We’re keeping the Bridgeliner book club rolling this spring with another local read — “The Child Finder” by Rene Denfeld.
The book is a thrilling mystery novel about the search for a missing five-year-old girl, and it’s inspired by Rene’s day job as a private investigator.
Check out my Q&A with Rene 👇 for more on what to expect, or sign up here to join our book club and read along.
BD: What was your inspiration for writing this book?
Like most writers these days, I have a day job. I went from being an investigative reporter to a licensed investigator, and I now work with sex trafficking victims. That work really inspired my fiction writing. “The Child Finder” was directly inspired by some of the cases I’ve worked.
RD: What advice do you give to artists who want to pursue their creative passion while also paying the bills?
I tell aspiring writers “you’re going to need to have a day job.” The economy just doesn’t support artists.
I know some writers who are tradespeople — they design beautiful furniture or work with their hands. I know teachers, social workers. If at all possible, it’s important just to find a day job that feeds your soul.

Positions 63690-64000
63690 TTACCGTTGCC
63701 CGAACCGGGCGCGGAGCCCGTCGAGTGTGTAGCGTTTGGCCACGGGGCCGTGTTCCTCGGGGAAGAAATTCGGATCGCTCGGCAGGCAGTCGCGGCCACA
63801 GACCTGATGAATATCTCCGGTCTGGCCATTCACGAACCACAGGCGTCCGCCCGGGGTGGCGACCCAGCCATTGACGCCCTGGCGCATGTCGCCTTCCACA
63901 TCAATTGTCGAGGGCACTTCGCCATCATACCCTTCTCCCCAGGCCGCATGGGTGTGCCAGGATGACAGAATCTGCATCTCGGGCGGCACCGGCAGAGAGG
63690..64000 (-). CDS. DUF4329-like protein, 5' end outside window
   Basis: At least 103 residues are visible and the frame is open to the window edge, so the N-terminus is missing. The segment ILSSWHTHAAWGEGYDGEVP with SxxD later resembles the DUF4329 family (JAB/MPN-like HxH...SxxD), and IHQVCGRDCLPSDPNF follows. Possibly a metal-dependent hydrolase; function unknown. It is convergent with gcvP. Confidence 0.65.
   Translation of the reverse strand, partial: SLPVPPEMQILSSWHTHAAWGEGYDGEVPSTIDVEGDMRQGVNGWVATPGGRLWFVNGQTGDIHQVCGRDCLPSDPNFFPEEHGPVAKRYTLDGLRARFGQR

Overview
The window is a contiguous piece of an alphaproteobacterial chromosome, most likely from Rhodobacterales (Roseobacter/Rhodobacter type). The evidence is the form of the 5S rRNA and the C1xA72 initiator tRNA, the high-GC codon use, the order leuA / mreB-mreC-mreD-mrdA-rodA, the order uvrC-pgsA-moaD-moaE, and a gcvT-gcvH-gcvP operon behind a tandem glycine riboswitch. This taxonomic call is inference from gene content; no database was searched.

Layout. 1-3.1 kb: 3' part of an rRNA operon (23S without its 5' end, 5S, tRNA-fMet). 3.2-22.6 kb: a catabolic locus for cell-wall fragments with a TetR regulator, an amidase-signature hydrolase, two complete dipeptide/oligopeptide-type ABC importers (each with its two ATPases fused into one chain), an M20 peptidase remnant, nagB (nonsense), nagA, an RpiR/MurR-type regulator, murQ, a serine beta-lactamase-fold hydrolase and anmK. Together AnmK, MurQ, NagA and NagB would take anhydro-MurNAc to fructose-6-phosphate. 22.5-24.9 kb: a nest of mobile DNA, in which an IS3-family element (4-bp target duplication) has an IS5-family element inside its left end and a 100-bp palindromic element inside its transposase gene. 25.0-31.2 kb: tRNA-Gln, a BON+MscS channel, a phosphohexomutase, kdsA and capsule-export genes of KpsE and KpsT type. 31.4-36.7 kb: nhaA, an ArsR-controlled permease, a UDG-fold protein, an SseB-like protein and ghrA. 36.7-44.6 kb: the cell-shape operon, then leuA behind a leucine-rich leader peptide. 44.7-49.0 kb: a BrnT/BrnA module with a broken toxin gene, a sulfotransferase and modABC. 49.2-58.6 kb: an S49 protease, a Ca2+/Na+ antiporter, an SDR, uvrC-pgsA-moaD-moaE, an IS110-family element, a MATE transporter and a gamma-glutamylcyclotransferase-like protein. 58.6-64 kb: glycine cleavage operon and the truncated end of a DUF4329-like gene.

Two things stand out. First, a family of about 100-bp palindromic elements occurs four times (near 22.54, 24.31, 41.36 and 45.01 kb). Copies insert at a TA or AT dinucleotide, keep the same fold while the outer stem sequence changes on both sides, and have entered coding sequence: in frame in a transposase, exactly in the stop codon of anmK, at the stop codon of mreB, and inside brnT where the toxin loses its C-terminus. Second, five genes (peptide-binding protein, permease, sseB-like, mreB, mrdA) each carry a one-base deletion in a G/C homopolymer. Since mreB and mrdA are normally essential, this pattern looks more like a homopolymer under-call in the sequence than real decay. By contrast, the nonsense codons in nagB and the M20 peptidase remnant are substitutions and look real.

Why’d you decide to write this as a novel instead of a true-crime story?
I wrote nonfiction early in my career, but I think I’m kind of bad at it. For me, nonfiction is putting nails in a board. Novels feel exquisite. They don’t require that you have some thesis to defend and beat the reader over the head with, and they allow you to capture so much more of the beauty of the world.
What can readers expect from ‘The Child Finder’?
One of my favorite reviews of the book calls it a literary thriller written as a poem. It’s a fast-paced book, but it’s also very gentle. I don’t write graphic scenes of violence. I’m more interested in exploring how people can get lost, and how, as human beings, we can find each other.
Ready to dive in? Sign up here to join our book club .